Government should be bracing itself for a legal tussle with Aker ASA, a leading global provider of engineering, technology and construction services, over its invalidation of the latter’s exploration and development licence ratified by Parliament on November 5, 2008.
Maria Moraeus Hanssen, Aker’s investment manager and representative in Ghana, who gave the hint, said the company has over the past six months been sensing signals from Government that suggested it wants the company’s licence withdrawn but waited patiently till an offic0ial correspondence to that effect was confirmed.
“These signals have now been confirmed in a letter dated December 30, 2009, from Dr Joe Oteng Adjei, Energy Minister, that states that the agreement is considered invalid. The reason given is that the agreement does not meet legal requirements that a Ghanaian company must be party to the agreement,” she said.
Addressed to the President & CEO of Aker ASA Group, Simen Lieungh, Dr Oteng Ajei’s letter indicated that the November 5, 2008 Petroleum Agreement (PA) was flawed to the extent that it (PA) allegedly failed to meet the requirements demanded by PNDCL 84, and therefore ruled that the assigned the Norwegians have requested was legally impossible since it has failed to comply with the afore-mentioned law.
Aker’s representative stated that she saw no basis in law or fact for the withdrawal, since Aker was officially awarded an ownership interested in the operatorship of a petroleum offshore exploration and development licence at a deepwater field off Ghana’s coast. The petroleum agreement, she said, was negotiated with the Ghana National Petroleum Corporation (GNPC) and the former administration, presented to Parliament and duly ratified.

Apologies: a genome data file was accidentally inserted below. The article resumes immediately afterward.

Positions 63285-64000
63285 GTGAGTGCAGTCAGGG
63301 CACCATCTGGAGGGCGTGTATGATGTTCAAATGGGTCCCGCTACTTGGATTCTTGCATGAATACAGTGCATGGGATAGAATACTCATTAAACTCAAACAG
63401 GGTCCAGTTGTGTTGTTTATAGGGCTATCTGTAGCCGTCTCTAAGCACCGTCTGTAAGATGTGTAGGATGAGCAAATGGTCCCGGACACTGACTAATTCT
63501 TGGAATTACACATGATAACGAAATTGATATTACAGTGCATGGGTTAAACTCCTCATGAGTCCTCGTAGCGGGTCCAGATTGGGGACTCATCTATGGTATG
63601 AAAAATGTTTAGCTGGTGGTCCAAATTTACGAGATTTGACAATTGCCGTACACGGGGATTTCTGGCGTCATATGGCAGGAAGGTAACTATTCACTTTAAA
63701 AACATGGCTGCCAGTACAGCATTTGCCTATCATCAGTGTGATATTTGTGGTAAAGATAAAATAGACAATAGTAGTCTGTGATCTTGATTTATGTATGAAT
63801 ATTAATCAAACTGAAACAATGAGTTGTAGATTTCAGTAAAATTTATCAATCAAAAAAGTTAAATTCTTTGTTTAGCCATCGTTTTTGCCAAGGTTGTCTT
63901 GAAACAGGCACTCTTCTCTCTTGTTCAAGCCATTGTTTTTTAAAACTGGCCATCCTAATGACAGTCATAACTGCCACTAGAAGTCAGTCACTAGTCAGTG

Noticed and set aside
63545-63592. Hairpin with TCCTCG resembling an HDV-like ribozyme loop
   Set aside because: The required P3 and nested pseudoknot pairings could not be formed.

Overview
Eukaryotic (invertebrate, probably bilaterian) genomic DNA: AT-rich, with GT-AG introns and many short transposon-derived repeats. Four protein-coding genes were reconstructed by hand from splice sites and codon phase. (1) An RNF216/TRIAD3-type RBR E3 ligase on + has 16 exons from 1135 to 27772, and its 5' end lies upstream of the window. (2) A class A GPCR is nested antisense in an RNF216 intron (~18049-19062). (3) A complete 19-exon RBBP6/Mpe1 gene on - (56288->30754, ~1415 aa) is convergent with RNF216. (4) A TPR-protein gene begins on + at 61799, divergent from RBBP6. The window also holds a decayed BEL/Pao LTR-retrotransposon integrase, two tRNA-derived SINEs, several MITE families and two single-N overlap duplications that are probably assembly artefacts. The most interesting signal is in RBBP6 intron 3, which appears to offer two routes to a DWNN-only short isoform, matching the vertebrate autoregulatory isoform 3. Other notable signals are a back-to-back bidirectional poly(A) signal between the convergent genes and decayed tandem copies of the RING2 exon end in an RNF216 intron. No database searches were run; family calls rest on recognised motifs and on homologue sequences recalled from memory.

“Naturally, we have regarded the agreement as valid, and we have, with the understanding of other Ghanaian authorities, gathered and processed seismic survey data to an extent that exceeds our obligations under the petroleum agreement.”
Aker has formally responded to the letter in a correspondence dated January 18, 2010 and also publicly issued an official statement on it to the international media. The Minister of Energy is said to have indicated a possible solution to the matter under which Aker will have the expenses it incurred on its seismic survey covered. Aker comprises several industries, including oil & gas, refining and chemicals, mining and metals and power generation.
Aker solutions, a subsidiary, has aggregated annual revenues of approximately 58 billion. Norwegian Kroner has approximately 22 500 employees and 9500 contract staff in about 30 countries.
When contacted, a source at the Energy Ministry stated that the issue is a technical one and that Business Guide ought to contact the GNPC for clarification; but when the paper called a prominent official at GNPC, he also tossed the responsibility back to the ministry noting, “it is Government who grants licences and revokes them. GNPC is only a partner.”